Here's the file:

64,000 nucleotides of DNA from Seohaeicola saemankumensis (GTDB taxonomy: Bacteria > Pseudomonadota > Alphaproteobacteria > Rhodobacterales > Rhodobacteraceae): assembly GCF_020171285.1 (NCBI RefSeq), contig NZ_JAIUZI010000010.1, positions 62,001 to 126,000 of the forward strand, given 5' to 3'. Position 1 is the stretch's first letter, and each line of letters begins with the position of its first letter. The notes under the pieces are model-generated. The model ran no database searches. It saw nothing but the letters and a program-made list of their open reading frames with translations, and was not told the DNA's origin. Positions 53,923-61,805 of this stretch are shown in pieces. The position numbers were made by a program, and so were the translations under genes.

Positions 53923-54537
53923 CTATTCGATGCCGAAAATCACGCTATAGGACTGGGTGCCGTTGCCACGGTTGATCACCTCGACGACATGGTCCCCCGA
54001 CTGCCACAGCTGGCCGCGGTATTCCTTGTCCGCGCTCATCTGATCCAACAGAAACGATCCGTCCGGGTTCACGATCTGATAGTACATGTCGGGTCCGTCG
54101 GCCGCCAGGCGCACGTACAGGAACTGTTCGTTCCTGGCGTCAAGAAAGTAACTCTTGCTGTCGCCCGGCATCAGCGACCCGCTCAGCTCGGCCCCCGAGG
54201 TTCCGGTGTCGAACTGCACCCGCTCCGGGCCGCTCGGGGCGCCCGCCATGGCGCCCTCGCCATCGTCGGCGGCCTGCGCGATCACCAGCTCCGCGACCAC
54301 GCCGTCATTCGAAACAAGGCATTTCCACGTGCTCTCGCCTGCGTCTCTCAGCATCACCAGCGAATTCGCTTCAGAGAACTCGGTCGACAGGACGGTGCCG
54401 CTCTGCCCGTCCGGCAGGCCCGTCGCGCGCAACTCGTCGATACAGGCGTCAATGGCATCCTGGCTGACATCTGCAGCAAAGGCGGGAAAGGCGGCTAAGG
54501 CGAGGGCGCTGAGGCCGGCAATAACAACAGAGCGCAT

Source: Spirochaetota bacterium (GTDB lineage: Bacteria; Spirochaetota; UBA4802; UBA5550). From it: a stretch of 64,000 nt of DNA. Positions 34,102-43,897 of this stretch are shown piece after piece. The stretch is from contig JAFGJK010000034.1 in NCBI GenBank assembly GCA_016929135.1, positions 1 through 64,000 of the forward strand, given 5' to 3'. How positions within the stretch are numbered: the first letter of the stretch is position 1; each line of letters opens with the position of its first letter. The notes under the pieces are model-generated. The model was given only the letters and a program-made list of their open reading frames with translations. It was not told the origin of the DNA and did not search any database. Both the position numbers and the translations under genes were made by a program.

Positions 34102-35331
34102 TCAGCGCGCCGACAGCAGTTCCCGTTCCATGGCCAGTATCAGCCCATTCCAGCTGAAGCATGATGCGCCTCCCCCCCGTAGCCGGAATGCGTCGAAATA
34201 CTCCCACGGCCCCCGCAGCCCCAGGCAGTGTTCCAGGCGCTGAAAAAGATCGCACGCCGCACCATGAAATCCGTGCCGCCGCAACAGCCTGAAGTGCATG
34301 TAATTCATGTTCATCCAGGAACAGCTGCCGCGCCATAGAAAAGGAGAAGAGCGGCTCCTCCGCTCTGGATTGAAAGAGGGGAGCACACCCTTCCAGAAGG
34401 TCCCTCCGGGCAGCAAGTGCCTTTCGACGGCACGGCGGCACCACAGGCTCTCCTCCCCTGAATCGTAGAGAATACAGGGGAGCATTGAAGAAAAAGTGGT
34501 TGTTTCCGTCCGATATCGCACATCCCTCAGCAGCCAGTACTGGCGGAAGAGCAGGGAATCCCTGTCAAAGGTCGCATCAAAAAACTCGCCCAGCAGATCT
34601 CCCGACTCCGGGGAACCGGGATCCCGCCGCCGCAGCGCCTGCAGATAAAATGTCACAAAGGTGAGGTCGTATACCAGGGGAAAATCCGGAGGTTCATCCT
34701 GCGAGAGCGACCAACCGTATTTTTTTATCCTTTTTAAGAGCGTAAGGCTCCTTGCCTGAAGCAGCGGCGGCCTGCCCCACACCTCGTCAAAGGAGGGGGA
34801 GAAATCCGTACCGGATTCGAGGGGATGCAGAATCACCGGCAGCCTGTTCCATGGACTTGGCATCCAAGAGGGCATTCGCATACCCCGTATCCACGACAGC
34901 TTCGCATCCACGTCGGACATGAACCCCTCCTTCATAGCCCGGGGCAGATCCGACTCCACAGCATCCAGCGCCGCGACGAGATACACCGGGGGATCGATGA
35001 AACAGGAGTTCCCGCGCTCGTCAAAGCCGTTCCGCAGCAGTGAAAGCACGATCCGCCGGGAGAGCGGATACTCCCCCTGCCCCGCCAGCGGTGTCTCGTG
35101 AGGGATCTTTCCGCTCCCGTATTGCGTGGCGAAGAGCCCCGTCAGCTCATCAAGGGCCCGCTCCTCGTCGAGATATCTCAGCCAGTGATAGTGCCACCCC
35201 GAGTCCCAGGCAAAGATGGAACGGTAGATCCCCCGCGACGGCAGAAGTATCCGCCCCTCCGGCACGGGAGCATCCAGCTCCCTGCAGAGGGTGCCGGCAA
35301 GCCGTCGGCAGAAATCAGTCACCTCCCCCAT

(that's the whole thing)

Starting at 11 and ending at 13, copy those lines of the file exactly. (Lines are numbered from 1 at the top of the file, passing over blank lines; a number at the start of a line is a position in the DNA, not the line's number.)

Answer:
Positions 34102-35331
34102 TCAGCGCGCCGACAGCAGTTCCCGTTCCATGGCCAGTATCAGCCCATTCCAGCTGAAGCATGATGCGCCTCCCCCCCGTAGCCGGAATGCGTCGAAATA
34201 CTCCCACGGCCCCCGCAGCCCCAGGCAGTGTTCCAGGCGCTGAAAAAGATCGCACGCCGCACCATGAAATCCGTGCCGCCGCAACAGCCTGAAGTGCATG